Join Date: May 2011
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our MOB experiance
About 15 years ago my wife, myself and 3 other guys were sailing from Melbourne to Sydney Australia. We had sailed through the night and the sun was starting to rise. We were rounding Wilsons Promontory and jibing as we turned northward. The boom came around and one of the guys was caught in the main sheet and flung overboard. We saved him, but there was more luck involved then I would have liked.
When he went over, one of the guys screamed man overboard, and two folks kept their eyes on him. We dumped cushions, MOB stick and life ring overboard. He was not wearing a life vest, had just unclipped from the life line and was wearing foul weather gear. With 15 knots of breeze and 2 to 3 foot seas and probably a 3 ft swell running on top, he was hard to keep track of even with bright yellow jacket on.
The first pass at him we had the sails up, the windage caused us to move too fast. We then dropped the sails and motored into place. The boat with out the sails was rocking and rolling all over the place. The freeboard was pretty low at 3 feet, but with the rolling we were next to him or 6 feet away.
We positioned windward of him and drifted down. When we got next to him, he was struggling to stay afloat. He had started blowing air under his chin to create a bubble in the back of his jacket, it was sorta working as he was losing strength. He did not want to kick off his boots as he did not want to lose them. We had a lifesling, but he was unable to get it around him. Water was very cold (Bass straight in the Southern Ocean) and he was not moving very well. In the end me and another guy grabbed him when the boat rolled toward him and dragged him up on the boat after a couple of tries. It was all physical grunt with a bit of luck. If there was not 4 other people on board I am not sure what the result might have been. Even with a full crew, all being experienced boat folks, it took us 20 min to get him out of the water.
We then picked up all the life rings, MOB stick and cushions that had blown far from where he was.
Even if we had a scoop stern that would not have worked because of the pounding of the stern.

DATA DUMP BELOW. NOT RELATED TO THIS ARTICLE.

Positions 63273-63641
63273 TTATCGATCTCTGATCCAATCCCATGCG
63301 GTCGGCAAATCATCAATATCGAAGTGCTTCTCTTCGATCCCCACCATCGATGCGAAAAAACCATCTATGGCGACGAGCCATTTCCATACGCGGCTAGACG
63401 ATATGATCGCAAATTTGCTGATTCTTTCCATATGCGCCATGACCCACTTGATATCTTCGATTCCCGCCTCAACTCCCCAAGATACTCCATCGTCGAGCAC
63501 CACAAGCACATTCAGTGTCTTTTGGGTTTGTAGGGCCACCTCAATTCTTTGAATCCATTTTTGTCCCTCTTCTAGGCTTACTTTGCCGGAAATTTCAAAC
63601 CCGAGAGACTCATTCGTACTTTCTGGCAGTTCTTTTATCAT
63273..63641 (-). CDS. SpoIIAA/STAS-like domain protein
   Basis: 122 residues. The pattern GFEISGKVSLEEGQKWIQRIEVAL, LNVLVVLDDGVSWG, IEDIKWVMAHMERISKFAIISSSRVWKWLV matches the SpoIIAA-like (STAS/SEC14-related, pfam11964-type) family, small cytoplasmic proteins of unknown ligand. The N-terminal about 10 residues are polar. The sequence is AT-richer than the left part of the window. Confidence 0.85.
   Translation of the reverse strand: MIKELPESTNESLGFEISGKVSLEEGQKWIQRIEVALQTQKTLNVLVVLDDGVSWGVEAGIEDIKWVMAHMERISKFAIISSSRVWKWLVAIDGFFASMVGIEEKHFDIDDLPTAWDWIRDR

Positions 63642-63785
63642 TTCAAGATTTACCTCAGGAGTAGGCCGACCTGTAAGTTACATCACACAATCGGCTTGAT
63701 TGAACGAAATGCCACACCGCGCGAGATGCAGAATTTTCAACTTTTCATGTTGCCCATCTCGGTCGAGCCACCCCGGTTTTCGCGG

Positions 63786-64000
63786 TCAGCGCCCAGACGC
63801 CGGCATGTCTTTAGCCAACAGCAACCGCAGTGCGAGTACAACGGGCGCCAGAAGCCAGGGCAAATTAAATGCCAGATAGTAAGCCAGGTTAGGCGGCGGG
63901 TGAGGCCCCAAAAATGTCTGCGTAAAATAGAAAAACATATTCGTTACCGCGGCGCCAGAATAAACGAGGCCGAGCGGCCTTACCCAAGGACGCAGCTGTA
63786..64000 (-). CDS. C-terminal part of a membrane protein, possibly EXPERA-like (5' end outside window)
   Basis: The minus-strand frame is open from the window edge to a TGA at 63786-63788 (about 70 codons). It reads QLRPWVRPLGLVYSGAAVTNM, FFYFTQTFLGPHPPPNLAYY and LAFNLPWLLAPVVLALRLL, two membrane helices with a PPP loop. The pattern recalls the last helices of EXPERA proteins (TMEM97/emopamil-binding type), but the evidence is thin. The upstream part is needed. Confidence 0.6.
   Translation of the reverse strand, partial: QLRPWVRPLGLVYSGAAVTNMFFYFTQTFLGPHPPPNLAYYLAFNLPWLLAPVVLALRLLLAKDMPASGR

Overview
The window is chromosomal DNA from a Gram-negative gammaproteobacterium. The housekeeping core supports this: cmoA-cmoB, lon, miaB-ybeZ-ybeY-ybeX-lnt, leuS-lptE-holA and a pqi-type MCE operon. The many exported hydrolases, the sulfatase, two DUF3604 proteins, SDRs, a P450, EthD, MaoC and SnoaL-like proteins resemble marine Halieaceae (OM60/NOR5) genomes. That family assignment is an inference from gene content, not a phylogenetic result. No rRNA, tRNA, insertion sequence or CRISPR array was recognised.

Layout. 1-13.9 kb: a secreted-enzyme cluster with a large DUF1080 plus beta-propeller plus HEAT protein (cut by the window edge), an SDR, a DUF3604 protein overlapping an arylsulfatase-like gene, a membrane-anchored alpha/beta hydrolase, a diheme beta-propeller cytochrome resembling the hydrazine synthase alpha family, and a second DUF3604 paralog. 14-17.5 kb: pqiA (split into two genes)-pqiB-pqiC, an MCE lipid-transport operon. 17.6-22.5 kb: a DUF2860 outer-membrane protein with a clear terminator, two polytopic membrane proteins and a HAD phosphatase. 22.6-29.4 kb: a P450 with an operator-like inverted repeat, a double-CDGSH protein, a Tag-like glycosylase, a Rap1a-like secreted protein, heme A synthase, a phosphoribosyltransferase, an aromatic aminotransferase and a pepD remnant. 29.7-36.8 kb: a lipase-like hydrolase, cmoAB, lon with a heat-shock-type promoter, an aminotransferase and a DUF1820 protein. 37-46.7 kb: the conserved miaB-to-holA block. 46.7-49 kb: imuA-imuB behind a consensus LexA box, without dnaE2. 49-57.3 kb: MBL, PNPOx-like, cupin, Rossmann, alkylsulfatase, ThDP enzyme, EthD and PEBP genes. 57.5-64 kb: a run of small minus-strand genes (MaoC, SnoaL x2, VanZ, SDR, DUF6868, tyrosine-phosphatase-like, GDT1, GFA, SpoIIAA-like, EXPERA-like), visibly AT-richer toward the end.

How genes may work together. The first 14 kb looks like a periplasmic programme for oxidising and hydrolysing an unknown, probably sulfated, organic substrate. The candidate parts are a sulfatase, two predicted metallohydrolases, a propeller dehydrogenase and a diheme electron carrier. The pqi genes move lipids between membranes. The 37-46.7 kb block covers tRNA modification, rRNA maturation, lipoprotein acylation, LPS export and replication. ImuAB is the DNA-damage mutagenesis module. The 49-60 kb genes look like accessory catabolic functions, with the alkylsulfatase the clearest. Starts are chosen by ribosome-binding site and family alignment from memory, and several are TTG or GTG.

One of my instructors said that if you go overboard at sea (offshore) you have a 50% chance of getting back. If they know you went overboard, if they can find you (not lose sight of you), if they do not run you over when trying to get you, if they can get you on the boat without more injury (hitting you with the boat, a block, a shackle...) if they can get you warmed back up and get you treatment for any serious injuries then you can be saved.
I think there are a) near shore/coastal strategies and b) off shore strategies. We now sail coastal Cape cod with my wife and young kids. I wear a life jacket (along with everyone else), because if I go over, I expect I will be in the water for a while. If it is rough she will call for help on the radio there are people/boats everywhere. If she or one of the kids goes overboard they get the life sling or boat hooked and at least tied to the boat. The water is not that cold so we have at least 30 mins for help. I think of it as a two step process, one get them secured to the boat and two, get them in the boat. The second step is hard and you can make things worse by hurrying it.
For offshore I agree with rikhall, do everything in your power to stay on the boat. Harness, life lines, some type of inflatable device (there are inflatable belt backs that we considered) and don't do stupid stuff (you do not need to climb down on to the bow sprit to pet the dolphins). It is likely other people and boats are days away for help. The odds are not good if you go over.
I think sea state and water temperature are huge factors. Just a little bit of swell will screw up any recovery. Again, even when they are next to the boat you can run over them or hit them with a bit of hard gear making the situation worse.
I think it is a healthy exercise to think through. I think it is also very good to try your system out in calm weather. Any then next time you are in 3 to 4 foot seas, just stop the boat dead in the water and think through what you might do.